KING: No, we don't. I mean, you have said that he lied under oath. But I wonder when - what is the evidence that he lied under oath? Now, many people believed Dr. Blasey Ford. Many people found her to be very credible. But is there evidence that Justice Kavanaugh lied under oath?
HARRIS: Well - OK. So we can look at a number of aspects and components of his testimony, including the testimony about his yearbook and what it contained and what it meant, the testimony about his drinking, the testimony about his involvement in the anti-Roe judicial nomination when he was in the White House. And the reality is that this confirmation process was - it lacked integrity. It was pushed through.
Hundreds of pages of documents were given to us at the last - in the last hours before the hearing. And Dr. Ford, for example, was treated like she was on trial. Thousands of documents, by the way, were dropped the night before the hearing. And there was no full FBI investigation of the multiple allegations of sexual misconduct and assault. Perhaps we would have a different perspective if there had been a real investigation, but there was not. And these allegations are quite serious.
KING: I wonder, though, Senator, can you imagine impeachment actually happening? Because it would have to be a joint effort by the House and the Senate. And I wonder, do you think there is the political will in Congress for this to happen?
HARRIS: You raise a very important point. And I don't think that, in the United States Senate, that the leader of the Senate would allow that there would be a vote to return the articles of the - after - if the House returned articles of impeachment to actually convict. I think you're right. But that doesn't mean the process shouldn't take hold. And, you know, this relates to an - the topic of impeachment as it relates to another individual.
You know, these are - our - the beauty of the design of our democracy is we created checks and balances. And one of them is that Congress has the power to bring articles of impeachment on issues like this. And there should - the process should take hold.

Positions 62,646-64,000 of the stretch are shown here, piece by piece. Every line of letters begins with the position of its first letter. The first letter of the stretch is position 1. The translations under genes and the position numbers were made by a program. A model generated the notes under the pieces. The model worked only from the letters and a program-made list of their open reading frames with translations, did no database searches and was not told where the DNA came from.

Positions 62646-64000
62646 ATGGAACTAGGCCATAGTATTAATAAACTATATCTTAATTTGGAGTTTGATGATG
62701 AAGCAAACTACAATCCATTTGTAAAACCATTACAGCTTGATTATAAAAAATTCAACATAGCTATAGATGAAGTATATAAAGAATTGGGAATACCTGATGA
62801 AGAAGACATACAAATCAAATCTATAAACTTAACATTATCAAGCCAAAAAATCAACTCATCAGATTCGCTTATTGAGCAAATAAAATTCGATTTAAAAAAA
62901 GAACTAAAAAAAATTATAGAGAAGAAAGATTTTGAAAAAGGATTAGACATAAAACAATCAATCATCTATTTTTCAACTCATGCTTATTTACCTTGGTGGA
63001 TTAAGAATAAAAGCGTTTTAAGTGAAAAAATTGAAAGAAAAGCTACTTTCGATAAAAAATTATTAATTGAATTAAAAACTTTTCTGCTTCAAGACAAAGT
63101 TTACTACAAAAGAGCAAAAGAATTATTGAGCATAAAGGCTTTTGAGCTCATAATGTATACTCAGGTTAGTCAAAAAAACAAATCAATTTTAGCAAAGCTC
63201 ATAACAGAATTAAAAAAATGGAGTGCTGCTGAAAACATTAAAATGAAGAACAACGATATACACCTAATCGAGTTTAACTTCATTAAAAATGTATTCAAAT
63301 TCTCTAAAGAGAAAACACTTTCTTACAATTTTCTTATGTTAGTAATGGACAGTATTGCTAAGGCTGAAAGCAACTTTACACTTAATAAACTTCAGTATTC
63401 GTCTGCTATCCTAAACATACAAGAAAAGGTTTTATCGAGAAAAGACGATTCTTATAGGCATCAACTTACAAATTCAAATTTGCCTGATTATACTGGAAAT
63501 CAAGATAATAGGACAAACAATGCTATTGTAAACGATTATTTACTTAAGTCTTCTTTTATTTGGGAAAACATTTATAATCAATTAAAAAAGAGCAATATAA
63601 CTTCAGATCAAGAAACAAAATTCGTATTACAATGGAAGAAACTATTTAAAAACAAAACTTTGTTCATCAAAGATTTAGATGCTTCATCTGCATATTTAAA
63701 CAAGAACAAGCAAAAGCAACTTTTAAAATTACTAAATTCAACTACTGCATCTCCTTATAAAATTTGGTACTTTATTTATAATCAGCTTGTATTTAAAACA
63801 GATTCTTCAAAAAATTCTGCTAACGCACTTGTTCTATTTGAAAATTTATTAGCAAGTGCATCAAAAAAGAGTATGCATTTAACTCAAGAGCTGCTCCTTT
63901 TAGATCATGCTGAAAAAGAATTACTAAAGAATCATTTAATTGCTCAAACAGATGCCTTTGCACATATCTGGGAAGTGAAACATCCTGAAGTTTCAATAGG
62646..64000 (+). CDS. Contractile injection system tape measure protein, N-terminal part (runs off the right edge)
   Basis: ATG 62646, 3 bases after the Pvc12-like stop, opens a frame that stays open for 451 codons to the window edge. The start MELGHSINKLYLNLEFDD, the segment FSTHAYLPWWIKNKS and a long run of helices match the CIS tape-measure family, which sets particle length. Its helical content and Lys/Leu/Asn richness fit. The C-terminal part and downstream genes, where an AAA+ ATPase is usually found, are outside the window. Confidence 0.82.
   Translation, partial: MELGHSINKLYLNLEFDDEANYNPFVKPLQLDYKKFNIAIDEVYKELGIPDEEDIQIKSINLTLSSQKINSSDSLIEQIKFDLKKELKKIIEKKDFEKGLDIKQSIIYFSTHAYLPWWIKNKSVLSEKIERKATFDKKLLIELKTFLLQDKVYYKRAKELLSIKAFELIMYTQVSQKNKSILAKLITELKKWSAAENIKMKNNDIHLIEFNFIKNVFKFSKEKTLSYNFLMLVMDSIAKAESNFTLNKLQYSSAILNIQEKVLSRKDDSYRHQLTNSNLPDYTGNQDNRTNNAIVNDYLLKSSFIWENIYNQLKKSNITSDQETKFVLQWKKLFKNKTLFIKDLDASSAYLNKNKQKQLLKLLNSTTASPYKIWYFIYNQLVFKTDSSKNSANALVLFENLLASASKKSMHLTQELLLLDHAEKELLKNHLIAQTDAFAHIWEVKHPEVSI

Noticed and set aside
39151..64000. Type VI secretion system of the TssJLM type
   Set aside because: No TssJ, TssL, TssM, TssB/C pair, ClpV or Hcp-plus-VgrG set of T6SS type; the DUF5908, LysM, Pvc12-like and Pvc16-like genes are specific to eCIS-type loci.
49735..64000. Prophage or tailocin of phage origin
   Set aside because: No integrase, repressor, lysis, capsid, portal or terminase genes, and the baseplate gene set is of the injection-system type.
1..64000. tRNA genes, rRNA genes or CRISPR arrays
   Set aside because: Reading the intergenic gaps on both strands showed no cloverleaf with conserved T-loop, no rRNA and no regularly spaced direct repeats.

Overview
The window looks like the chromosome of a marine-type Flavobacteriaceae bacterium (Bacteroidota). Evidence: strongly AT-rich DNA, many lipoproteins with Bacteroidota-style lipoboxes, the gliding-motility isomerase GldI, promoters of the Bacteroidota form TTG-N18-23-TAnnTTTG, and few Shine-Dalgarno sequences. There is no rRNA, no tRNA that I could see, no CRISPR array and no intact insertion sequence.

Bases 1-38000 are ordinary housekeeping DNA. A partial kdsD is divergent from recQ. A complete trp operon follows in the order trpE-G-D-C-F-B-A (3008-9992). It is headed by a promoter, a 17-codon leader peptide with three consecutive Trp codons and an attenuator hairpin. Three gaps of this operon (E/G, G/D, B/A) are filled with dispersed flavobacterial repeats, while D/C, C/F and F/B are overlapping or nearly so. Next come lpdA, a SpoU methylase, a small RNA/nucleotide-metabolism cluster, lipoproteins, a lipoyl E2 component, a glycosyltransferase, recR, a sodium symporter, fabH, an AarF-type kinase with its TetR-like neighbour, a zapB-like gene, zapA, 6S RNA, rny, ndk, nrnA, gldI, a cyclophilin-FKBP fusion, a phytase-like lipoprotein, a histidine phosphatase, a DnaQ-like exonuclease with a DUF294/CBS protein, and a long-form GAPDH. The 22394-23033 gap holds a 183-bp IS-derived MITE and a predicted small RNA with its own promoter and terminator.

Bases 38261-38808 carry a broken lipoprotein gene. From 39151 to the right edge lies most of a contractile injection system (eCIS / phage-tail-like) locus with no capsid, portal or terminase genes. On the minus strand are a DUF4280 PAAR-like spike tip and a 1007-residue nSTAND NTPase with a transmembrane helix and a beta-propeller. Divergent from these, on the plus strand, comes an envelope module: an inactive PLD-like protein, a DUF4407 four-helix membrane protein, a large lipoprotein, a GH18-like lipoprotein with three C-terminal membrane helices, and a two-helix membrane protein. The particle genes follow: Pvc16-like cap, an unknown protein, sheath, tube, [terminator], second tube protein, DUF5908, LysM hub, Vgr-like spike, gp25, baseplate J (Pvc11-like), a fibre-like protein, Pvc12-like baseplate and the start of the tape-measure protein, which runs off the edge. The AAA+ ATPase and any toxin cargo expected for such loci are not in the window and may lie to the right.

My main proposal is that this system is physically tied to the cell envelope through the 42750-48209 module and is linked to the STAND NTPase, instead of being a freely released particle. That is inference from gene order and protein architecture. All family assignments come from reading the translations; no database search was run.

And - but you're right, and you raise a legitimate point. Where will it end up? You know, if you gauge what the United States Senate has done under the current leadership, it has been coddling. And, frankly, you know, it's not holding into account this administration on a number of levels. But it doesn't mean that those of us have a - who have a responsibility to act shouldn't act.
KING: I must ask you something in the last minute that we have left. You and all of the other Democrats calling for Justice Kavanaugh's impeachment thus far, you're all running for president. There will be accusations that this is political opportunism. What do you say to that?
HARRIS: You know, I thought about that before I publicly called for impeachment. You're right, and I know that. And I know that. I - this has been an issue that I've been working on for over a year. I sat in that hearing room as a member of the Senate Judiciary Committee, and I watched Dr. Ford, who came forward and told the American public what happened to her and had nothing to do with politics. And she was excoriated. She was treated like a criminal.
I feel very strongly about this case. I have since then. And so I'm willing to take the hit. I agree that some will say it's politically motivated. But to be very honest and clear with you, this has to do with the facts of that case.
KING: Yeah. Democratic presidential candidate and senator, Kamala Harris. Thank you so much for your time.
HARRIS: Thank you.